Tailoring DDoS Simulation to Suit a Multinational Company’s Architecture

A multinational company, specializing in digital automation and energy management, approached us to evaluate the efficiency and effectiveness of their existing infrastructure and protection measures against DDoS attacks.

The company uses Azure cloud services, including, Azure DDoS Protection.

However, the company uses a specialized HTTPS-based protocol that utilizes mTLS certificate validation and wanted to know whether an attacker would be able to exploit this to generate a DDoS attack.

The Solution

The Red Button team carefully analyzed the company’s cloud architecture, we planned and executed multiple attack vectors, including volumetric, protocol, and application layer attacks, to stress and identify weak points in the existing protection.

The Results

Five of the six attack scenarios were fully mitigated by the Azure DDoS Protection service without impacting the company’s services.

However, the application-level attack scenario was neither detected nor mitigated, and it caused an immediate downtime to one of the company’s services. This deficiency could pose a significant, costly threat to the global organization’s business continuity.


To address the identified protection gaps, Red Button provided the following recommendations:

  • Improve traffic capacity: Our simulation revealed the system’s inability to handle a relatively small amount of traffic. We advised modifying the hardware, software, and configuration of the service to support larger traffic volumes.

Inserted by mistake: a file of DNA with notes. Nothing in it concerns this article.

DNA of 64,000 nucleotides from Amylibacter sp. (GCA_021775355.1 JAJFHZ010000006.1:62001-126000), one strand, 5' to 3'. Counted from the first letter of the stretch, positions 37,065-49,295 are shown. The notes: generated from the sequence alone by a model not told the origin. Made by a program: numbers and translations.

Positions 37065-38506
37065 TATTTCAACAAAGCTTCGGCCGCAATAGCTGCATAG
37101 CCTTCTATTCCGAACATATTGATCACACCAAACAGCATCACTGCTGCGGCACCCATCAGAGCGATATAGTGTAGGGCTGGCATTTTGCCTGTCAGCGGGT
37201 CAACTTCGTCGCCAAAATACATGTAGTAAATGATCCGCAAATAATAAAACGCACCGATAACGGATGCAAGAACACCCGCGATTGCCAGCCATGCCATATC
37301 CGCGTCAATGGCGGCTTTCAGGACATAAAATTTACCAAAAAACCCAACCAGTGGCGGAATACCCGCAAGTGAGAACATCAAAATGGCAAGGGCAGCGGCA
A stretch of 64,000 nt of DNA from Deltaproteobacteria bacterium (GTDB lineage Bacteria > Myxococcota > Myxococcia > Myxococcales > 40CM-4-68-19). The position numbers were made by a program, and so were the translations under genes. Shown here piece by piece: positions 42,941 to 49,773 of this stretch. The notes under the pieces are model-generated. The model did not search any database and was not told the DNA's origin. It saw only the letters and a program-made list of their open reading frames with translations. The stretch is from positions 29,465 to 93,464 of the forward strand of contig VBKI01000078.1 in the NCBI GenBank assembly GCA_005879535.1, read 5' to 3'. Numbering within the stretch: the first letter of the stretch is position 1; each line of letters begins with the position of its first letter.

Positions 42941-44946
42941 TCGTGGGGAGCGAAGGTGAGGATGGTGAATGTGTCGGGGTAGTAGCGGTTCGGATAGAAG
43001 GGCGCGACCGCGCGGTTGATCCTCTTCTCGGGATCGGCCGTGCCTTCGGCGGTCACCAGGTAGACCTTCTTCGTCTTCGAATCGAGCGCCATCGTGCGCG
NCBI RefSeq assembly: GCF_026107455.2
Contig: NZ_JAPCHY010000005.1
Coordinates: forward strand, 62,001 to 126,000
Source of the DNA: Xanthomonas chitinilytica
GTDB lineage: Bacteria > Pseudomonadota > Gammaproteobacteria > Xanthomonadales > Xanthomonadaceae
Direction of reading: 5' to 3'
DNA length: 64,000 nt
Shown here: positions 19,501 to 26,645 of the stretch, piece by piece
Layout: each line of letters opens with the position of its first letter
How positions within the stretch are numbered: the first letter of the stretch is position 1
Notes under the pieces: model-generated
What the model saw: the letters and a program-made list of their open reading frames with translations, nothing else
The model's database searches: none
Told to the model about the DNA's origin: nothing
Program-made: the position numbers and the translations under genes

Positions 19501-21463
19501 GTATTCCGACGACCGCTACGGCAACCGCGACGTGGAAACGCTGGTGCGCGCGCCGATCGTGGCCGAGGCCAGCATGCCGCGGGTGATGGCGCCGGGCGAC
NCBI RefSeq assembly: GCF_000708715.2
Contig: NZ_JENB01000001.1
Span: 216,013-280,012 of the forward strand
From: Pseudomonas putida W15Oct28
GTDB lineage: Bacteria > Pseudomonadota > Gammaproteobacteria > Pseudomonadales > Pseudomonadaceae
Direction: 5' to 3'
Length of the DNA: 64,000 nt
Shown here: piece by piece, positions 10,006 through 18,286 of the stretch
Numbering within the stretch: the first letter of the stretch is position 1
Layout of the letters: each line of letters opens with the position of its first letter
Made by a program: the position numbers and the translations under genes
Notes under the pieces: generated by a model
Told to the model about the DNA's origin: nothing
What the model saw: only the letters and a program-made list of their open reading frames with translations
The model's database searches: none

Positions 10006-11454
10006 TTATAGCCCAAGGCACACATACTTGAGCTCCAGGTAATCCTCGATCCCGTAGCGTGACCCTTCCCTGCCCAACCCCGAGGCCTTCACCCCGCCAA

• Configure rate-limit-based rules: To prevent users from submitting a large number of HTTPS requests, we recommended defining rate-limit rules in the WAF as an additional protection measure. Rules should be defined based on the typical expected behavior, with a threshold that is high enough to block malicious users and low enough to prevent false positives.
  • Apply geo-protection at the network layer The existing protection solution settings exposed the company to network-layer attacks originating outside the location of its intended North American user-base. To limit this risk, we recommended tweaking the WAF settings to include geo-blocking, as well as setting geo-protection rules in Azure’s network security groups to prevent layer 3-4 attacks.

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